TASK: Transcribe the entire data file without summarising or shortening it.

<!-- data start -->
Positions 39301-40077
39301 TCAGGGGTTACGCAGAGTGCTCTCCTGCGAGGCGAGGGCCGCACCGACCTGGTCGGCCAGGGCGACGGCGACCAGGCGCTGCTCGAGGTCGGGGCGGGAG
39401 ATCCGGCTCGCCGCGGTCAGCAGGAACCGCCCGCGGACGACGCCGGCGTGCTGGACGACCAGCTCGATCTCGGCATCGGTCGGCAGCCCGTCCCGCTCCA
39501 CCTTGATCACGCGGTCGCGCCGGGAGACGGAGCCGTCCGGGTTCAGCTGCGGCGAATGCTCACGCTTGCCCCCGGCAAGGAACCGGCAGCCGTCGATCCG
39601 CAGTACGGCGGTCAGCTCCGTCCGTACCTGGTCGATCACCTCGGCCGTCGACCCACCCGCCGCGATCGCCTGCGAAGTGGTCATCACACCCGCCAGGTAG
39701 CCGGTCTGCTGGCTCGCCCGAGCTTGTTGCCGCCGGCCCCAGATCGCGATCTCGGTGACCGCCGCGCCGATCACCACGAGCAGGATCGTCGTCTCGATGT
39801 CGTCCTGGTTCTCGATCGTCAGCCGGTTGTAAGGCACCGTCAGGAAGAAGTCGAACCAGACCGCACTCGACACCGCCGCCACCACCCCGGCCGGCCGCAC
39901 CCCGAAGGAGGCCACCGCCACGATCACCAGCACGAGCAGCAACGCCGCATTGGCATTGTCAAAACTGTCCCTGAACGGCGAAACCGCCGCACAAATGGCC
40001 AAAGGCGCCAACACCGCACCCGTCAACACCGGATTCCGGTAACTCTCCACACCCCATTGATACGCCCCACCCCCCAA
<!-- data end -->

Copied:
Positions 39301-40077
39301 TCAGGGGTTACGCAGAGTGCTCTCCTGCGAGGCGAGGGCCGCACCGACCTGGTCGGCCAGGGCGACGGCGACCAGGCGCTGCTCGAGGTCGGGGCGGGAG
39401 ATCCGGCTCGCCGCGGTCAGCAGGAACCGCCCGCGGACGACGCCGGCGTGCTGGACGACCAGCTCGATCTCGGCATCGGTCGGCAGCCCGTCCCGCTCCA
39501 CCTTGATCACGCGGTCGCGCCGGGAGACGGAGCCGTCCGGGTTCAGCTGCGGCGAATGCTCACGCTTGCCCCCGGCAAGGAACCGGCAGCCGTCGATCCG
39601 CAGTACGGCGGTCAGCTCCGTCCGTACCTGGTCGATCACCTCGGCCGTCGACCCACCCGCCGCGATCGCCTGCGAAGTGGTCATCACACCCGCCAGGTAG
39701 CCGGTCTGCTGGCTCGCCCGAGCTTGTTGCCGCCGGCCCCAGATCGCGATCTCGGTGACCGCCGCGCCGATCACCACGAGCAGGATCGTCGTCTCGATGT
39801 CGTCCTGGTTCTCGATCGTCAGCCGGTTGTAAGGCACCGTCAGGAAGAAGTCGAACCAGACCGCACTCGACACCGCCGCCACCACCCCGGCCGGCCGCAC
39901 CCCGAAGGAGGCCACCGCCACGATCACCAGCACGAGCAGCAACGCCGCATTGGCATTGTCAAAACTGTCCCTGAACGGCGAAACCGCCGCACAAATGGCC
40001 AAAGGCGCCAACACCGCACCCGTCAACACCGGATTCCGGTAACTCTCCACACCCCATTGATACGCCCCACCCCCCAA